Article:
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Papua New Guinea Rejects Private Bid For New Gas Field

Papua New Guinea has granted a license to a state-owned company to develop a gas field, preferring to keep control and income from the resources within the government rather than giving a private foreign company the rights to develop the new project.

The government of Papua New Guinea has given the rights to state-controlled Kumul Petroleum to develop the Pandora gas field, preferring the government-owned entity to private firm Twinza Oil, which is headquartered in Australia, Reuters reports.

Apart from Twinza Oil, other international players in Papua New Guinea include supermajors ExxonMobil and TotalEnergies, as well as Oil Search of Australia, which has just announced a megamerger with Australia’s gas giant Santos.

Oil Search holds a 29-percent stake in the PNG LNG project in Papua New Guinea led by Exxon, as well as a 22.8-percent interest in Papua LNG—a brownfield growth opportunity, according to the company. 

Handing the Pandora gas field license to a state-controlled firm signals that the government of Papua New Guinea is not easing its nationalist policies despite being open to discussing projects with international majors, Reuters notes.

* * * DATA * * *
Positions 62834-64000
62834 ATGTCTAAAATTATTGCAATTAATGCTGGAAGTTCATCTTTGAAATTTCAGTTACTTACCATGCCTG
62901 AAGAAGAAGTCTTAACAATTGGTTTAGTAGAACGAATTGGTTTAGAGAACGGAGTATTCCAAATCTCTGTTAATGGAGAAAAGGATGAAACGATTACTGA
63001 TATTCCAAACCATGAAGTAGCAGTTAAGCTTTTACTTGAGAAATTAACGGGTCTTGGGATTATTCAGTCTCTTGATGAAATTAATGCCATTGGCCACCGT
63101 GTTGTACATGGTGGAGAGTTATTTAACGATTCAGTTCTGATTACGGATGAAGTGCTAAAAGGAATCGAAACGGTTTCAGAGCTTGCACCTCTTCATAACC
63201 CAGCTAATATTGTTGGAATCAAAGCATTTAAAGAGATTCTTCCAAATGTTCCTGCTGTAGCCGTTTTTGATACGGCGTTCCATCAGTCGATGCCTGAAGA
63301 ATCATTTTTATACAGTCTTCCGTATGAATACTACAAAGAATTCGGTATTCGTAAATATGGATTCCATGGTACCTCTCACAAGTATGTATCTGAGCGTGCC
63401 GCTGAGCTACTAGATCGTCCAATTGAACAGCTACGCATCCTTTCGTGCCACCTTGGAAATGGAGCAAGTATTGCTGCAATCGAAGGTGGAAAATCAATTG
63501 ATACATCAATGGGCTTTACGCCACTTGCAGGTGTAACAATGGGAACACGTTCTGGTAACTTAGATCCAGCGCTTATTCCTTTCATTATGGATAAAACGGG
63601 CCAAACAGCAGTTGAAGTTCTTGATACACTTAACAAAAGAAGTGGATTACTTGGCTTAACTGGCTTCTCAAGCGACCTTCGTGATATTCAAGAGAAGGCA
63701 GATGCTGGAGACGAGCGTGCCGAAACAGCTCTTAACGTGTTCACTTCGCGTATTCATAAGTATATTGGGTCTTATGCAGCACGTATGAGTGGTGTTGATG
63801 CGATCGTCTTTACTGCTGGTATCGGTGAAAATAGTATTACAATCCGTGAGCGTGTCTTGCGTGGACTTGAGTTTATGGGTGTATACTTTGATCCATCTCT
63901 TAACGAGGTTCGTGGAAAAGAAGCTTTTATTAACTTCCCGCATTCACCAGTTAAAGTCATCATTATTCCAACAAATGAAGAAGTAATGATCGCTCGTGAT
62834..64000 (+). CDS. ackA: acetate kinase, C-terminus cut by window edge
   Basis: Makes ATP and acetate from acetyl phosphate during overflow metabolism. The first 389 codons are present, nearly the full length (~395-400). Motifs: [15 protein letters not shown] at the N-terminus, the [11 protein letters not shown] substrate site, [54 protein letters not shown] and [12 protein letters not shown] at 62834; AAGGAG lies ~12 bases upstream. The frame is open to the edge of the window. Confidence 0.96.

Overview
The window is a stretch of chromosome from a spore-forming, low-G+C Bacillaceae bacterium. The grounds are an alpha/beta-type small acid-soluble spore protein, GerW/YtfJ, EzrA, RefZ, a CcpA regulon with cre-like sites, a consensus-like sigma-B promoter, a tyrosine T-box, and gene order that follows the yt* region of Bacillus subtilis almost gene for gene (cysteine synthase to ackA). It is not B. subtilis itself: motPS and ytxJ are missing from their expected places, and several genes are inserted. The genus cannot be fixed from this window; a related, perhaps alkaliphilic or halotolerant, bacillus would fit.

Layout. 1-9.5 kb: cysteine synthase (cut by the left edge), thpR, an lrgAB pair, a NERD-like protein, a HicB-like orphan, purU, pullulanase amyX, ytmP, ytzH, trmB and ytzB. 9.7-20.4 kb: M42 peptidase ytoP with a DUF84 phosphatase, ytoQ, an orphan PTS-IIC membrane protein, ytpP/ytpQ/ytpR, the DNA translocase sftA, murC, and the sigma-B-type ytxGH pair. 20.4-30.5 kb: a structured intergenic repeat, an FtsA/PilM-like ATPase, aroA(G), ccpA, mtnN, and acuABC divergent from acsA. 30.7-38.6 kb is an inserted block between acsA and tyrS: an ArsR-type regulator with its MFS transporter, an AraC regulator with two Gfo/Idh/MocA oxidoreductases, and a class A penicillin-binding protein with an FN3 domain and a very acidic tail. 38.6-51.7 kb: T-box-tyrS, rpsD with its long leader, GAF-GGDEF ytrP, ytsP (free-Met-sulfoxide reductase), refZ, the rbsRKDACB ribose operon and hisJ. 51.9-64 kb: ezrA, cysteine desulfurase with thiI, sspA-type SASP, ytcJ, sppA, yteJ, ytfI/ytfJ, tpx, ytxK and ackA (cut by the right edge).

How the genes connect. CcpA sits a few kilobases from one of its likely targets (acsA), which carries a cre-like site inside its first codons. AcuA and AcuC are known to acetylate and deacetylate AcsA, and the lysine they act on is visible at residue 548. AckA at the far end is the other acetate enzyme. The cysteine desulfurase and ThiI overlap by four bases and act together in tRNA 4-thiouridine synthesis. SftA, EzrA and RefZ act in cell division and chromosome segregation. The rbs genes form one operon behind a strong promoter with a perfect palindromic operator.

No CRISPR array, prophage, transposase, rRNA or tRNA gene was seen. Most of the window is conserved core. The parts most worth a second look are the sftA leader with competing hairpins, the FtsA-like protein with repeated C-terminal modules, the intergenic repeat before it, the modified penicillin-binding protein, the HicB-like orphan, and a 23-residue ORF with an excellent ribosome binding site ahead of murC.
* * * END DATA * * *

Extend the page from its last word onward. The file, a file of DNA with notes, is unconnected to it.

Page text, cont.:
The decision to give the development rights to state-held Kumul Petroleum is “a new revolutionary approach in the way the State has been conducting its petroleum business,” Papua New Guinea’s Petroleum Minister Kerenga Kua said in a statement carried by Reuters.

Twinza Oil, which was hoping to tie the Pandora field with its Pasca A gas project, said it was disappointed with the government’s decision.

Before the license was awarded, Twinza Oil’s chairman and CEO Ian Munro said last month: “Industry is closely watching the Pandora license award to gauge transparency and whether the Government will support a proven offshore operator and stimulate additional exploration and development investments.”


“It is quite a risk with government money to take on exploration and appraisal, when foreign companies like Twinza are looking to take the risk on. The industry is confused by these decisions,” Munro told Reuters after the license was awarded to the state firm.

By Tsvetana Paraskova for Oilprice.com

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